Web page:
2. Is in the legal form of an individual proprietorship, partnership, limited liability company, corporation, joint venture, association, trust or cooperative, except that where the form is a joint venture, there must be less than 50 percent participation by foreign business entities in the joint venture;
    1. SBIR and STTR.  Be a concern which is more than 50% directly owned and controlled by one or more individuals (who are citizens or permanent resident aliens of the United States), other business concerns (each of which is more than 50% directly owned and controlled by individuals who are citizens or permanent resident aliens of the United States), an Indian tribe, ANC or NHO (or a wholly owned business entity of such tribe, ANC or NHO), or any combination of these; OR
    2. SBIR-only.  Be a concern which is more than 50% owned by multiple venture capital operating companies, hedge funds, private equity firms, or any combination of these.  No single venture capital operating company, hedge fund, or private equity firm may own more than 50% of the concern, unless that single venture capital operating company, hedge fund, or private equity firm qualifies as a small business concern that is more than 50% directly owned and controlled by individuals who are citizens or permanent resident aliens of the United States; OR
    3. SBIR and STTR.  Be a joint venture in which each entity to the joint venture must meet the requirements set forth in paragraph 3 (i) or 3 (ii) of this section. A joint venture that includes one or more concerns that meet the requirements of paragraph (ii) of this section must comply with § 121.705(b) concerning registration and proposal requirements.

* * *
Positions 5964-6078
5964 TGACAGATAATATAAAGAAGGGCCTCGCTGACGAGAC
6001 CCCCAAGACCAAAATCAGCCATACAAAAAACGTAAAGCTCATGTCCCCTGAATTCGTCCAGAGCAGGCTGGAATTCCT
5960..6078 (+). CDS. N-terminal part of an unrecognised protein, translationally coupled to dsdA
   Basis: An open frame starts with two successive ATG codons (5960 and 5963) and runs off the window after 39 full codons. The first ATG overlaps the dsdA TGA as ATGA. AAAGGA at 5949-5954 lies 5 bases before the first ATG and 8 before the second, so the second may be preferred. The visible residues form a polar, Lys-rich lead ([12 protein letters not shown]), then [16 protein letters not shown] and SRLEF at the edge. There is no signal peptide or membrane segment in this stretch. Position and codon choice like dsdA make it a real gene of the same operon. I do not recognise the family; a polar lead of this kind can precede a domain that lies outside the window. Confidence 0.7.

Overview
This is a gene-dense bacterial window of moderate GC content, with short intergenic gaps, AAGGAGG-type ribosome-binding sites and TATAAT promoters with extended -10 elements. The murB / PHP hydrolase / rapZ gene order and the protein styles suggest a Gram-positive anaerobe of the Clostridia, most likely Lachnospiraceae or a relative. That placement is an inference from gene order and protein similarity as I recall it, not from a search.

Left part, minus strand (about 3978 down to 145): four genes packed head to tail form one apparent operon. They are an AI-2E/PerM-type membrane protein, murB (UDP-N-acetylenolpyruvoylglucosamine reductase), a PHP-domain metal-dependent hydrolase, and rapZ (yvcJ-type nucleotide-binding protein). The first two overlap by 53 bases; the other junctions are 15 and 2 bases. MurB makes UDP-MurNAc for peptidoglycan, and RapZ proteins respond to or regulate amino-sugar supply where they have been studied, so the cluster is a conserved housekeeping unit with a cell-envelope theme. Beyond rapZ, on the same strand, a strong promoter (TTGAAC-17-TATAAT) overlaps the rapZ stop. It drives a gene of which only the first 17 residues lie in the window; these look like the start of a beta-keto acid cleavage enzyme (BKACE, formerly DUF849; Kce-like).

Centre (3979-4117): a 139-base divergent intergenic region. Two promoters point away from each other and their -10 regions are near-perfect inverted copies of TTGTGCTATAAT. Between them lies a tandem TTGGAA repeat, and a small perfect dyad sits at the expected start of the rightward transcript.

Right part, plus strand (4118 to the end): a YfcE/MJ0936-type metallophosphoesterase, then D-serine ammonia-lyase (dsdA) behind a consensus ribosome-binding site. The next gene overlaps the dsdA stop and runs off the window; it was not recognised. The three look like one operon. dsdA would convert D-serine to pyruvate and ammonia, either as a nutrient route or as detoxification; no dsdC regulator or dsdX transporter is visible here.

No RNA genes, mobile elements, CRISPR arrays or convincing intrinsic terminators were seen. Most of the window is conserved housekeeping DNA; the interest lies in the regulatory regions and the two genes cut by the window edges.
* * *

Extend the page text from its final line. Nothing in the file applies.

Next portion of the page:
3. Has, including its affiliates, not more than 500 employees.

    If the concern is more than 50% owned by multiple venture capital operating companies, hedge funds, private equity firms, or any combination of these falls under 3 (ii) or 3 (iii) above, see Section IV. Application and Submission Information for additional instructions regarding required application certification.

If an Employee Stock Ownership Plan owns all or part of the concern, each stock trustee and plan member is considered an owner.

If a trust owns all or part of the concern, each trustee and trust beneficiary is considered an owner.

Definitions:

  • Hedge fund has the meaning given that term in section 13(h)(2) of the Bank Holding Company Act of 1956 (12 U.S.C. 1851(h)(2)). The hedge fund must have a place of business located in the United States and be created or organized in the United States, or under the law of the United States or of any State.
  • Portfolio company means any company that is owned in whole or part by a venture capital operating company, hedge fund, or private equity firm.